In Pokemon Sword and Shield there is a mechanic known as Surprise Trading. Surprise trading involves you sending out a Pokemon to a random trainer in return for one of theirs. There is no way to control what you are given or who you trade with.
The idea is that by doing this you can get access to Pokemon outside of your reach. For example, version exclusives, multiple starters and rare shiny Pokemon. I wanted to find out if this is an efficient way of filling out your Pokedex and what your odds are on getting favorable trades.
Preparing To Surprise Trade
First things first, don’t be that guy. No one wants to receive Route 1 garbage. Even if it is a random trade, there’s no harm in trying to make it favorable for both parties. Fortunately, there’s many good ways to fill out your collection with trade-worthy Pokemon.
The simplest and most obvious is trying to complete the Pokedex yourself. This is bound to leave you with an array of unusual, somewhat rare Pokemon to trade. Consider the likes of Dreepy, Sinistea, Ditto, Rotom etc. Whilst hardly uncatchable for the average player, they’re a hell of a lot more appealing than Skwovet or Nickit.
A better option would be to mass breed something interesting. By up-breeding you can ensure that pretty much everything you hatch will have decent IVs. Combo that with a nice shiny you want to hunt and you’ll have boxes of tradable Pokemon in no time. Case in point, on Ultra Sun and Moon I have fifteen boxes worth of Emolga.
The Less Obvious Benefits of Surprise Trades
Sure, you get a chance at obtaining version exclusives, shinies, and unique starters. However, that’s not necessarily the best reason to Surprise Trade.
In Pokemon Sword and Shield there is a lottery like most other Pokemon games. This lottery works by comparing a random set of five numbers against that of all your Pokemon trainers’ IDs. By matching a certain amount of numbers, you can win various prizes.
One matched number nets you one Moomoo Milk. Two matched numbers gets you a PP UP whilst three is a PP Max. Four earns you a Rare Candy and last, but certainly not least, five gets you a Master Ball.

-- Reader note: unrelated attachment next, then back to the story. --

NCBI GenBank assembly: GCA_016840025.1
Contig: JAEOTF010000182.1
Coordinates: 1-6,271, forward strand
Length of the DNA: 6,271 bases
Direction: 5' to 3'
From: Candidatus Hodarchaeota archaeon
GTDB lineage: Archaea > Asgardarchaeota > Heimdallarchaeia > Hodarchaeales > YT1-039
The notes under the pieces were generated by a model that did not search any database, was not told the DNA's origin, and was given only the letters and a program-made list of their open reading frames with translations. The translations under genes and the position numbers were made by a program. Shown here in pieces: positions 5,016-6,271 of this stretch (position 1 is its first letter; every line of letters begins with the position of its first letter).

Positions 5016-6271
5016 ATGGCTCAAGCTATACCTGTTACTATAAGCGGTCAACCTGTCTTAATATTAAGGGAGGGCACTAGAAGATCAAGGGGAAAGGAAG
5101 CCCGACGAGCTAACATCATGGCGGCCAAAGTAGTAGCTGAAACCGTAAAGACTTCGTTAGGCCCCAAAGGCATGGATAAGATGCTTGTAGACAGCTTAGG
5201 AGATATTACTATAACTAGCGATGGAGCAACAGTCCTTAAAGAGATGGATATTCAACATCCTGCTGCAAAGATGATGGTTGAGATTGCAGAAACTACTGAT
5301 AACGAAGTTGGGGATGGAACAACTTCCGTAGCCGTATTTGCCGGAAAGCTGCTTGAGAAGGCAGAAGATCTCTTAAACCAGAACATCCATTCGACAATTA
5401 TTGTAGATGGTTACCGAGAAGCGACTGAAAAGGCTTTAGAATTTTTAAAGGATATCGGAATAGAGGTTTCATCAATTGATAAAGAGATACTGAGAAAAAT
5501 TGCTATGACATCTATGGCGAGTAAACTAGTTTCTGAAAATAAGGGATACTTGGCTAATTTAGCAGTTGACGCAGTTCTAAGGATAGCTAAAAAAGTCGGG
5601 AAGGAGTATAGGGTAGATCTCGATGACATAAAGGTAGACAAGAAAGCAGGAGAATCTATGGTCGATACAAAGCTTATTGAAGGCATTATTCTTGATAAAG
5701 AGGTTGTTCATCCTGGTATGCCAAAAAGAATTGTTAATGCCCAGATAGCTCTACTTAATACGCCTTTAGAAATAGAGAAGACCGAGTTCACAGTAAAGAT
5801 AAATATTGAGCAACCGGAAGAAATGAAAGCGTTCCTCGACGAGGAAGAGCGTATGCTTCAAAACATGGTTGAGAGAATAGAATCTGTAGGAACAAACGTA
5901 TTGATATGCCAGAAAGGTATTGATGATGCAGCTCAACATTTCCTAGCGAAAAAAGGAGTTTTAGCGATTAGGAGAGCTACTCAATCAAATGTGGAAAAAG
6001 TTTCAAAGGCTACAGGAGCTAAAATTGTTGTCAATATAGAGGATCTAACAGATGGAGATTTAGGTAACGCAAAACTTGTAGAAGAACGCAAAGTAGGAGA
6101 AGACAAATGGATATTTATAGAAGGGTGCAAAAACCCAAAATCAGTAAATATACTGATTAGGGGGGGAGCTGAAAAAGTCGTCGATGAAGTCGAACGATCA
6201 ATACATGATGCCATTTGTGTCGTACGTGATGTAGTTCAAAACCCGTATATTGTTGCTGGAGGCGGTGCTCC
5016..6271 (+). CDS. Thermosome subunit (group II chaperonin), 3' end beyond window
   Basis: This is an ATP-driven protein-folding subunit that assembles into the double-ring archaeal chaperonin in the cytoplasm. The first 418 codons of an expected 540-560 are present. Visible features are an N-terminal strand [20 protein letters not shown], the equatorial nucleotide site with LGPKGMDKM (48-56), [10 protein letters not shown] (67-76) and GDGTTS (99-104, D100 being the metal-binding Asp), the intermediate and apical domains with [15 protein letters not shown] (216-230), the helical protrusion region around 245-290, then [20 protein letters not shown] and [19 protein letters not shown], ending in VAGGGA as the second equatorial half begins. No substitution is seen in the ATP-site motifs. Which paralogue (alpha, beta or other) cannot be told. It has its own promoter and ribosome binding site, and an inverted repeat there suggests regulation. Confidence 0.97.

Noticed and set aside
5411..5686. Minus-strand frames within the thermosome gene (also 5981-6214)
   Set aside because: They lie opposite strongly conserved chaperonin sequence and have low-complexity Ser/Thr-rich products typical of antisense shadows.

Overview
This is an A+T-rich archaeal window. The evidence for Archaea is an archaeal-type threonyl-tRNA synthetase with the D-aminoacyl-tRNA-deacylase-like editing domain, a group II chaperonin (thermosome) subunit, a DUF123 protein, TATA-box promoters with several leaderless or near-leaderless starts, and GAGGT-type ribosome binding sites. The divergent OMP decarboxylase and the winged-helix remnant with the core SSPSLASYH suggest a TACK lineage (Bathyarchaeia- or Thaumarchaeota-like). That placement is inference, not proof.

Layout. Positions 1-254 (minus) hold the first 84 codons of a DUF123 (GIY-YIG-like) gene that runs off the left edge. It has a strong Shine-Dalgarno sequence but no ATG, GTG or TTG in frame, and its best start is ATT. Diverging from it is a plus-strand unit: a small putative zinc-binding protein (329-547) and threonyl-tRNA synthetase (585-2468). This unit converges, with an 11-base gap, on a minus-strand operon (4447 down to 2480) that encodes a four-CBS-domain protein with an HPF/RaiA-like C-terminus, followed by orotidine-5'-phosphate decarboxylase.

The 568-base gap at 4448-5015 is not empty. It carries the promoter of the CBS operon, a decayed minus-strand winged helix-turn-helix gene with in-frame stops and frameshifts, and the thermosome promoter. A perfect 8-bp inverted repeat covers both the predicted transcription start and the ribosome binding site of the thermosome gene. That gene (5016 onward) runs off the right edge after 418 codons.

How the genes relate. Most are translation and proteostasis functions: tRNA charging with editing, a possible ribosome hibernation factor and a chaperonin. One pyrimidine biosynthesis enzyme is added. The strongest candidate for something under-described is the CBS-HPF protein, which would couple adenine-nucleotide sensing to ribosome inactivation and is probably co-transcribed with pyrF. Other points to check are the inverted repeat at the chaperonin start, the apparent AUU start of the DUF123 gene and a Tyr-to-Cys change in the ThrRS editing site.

By mass Surprise Trading, you greatly increase the odds of getting better prizes. For comparison, with no trading you have roughly a 1/30000 chance of winning a Master Ball. Without exploits, you can only roll the Loto-ID once per day. That means on average it would take over 82 years to get a single Master Ball.
By adding more and more trainer IDs to your collection via Surprise Trades, you can bring down these odds drastically. Exact numbers are difficult to gauge but getting multiple Master Balls fairly quickly isn’t out of the question. Especially, if you combine this method with Austin John’s infinite Master Ball method.
Surprisingly, Master Balls are seriously valuable in Sword and Shield. As a guest in a shiny Gigantamax raid, you only have a 9% chance of a successful catch. Having an item that skips that chance roll is invaluable in the face of a one-shot shiny Pokemon. In many Pokemon Discord channels, people will trade shinies and perfect IV Pokemon just to get a Master Ball.
Are the Pokemon Worth It?
Most people choose to Surprise Trade for their shot at version exclusives, shinies, and starters. After all, it’s one of the few ways to still obtain version exclusives since Game Freak gutted the Global Trade System. Unfortunately, I can’t really recommend this method as a way to complete your Pokedex.
I surprise traded for a total of three hours to gather information for this article. In that time I received seven version exclusives. In order: Spritzee, Galarian Ponyta, Larvitar, Deino, Larvitar, Deino, and Galarian Corsola. Since I am playing Pokemon Sword, both Deinos were obtainable anyway leaving me with just 5 unobtainable Pokemon. Two of these were duplicates bringing us to a total of four version exclusive Pokedex entries in three hours.
To be fair, you can evolve Larvitar into two other forms, Spritzee once, Corsola once, and Ponyta once. This would make for 9 Shield exclusive Pokedex entries out of the total of the 30 available. If I could say confidently that nine hours of Surprise Trading would net you every version exclusive, I’d say this was worth it. After all, it’s not like you have to do much whilst trading.
Unfortunately, as you trade more and more the odds of receiving what you want go down. I already received multiple duplicates this early on so you can imagine how frustrating it can get in the later stages.
Also, some version exclusives just aren’t traded very often. Notice how the ones I tend to get are arguably the more interesting of them. Hardly anyone is going to trade a Lotad, Lunatone, Scraggy or Rufflet.
Conclusion? It’s Alright.
Yeah, that’s about it really. Surprise Trades may be a okay method of obtaining a few version exclusives here and there. However, I doubt you’ll be able to complete your Pokedex with this alone. I’d instead recommend checking out trading discords like Ditto’s Den, Toto’s Gen 8 Pokemon League, and StarDust VS.
These all have trading channels and their friendly communities will no doubt be happy to help you out. For more dedicated, competitive focused fans there are plenty of opportunities to trade for good IV Pokemon there too.
The final method you can use is rerolling raids. Although you can only receive raids for your own version’s exclusive Pokemon, other people can broadcast their otherwise unobtainable exclusives. In other words, if you wanted a Galarian Rapidash, you can technically catch them being shared on the Y-COMM. This isn’t an overly reliable method but is certainly an option, especially whilst waiting for Surprise Trades to go through.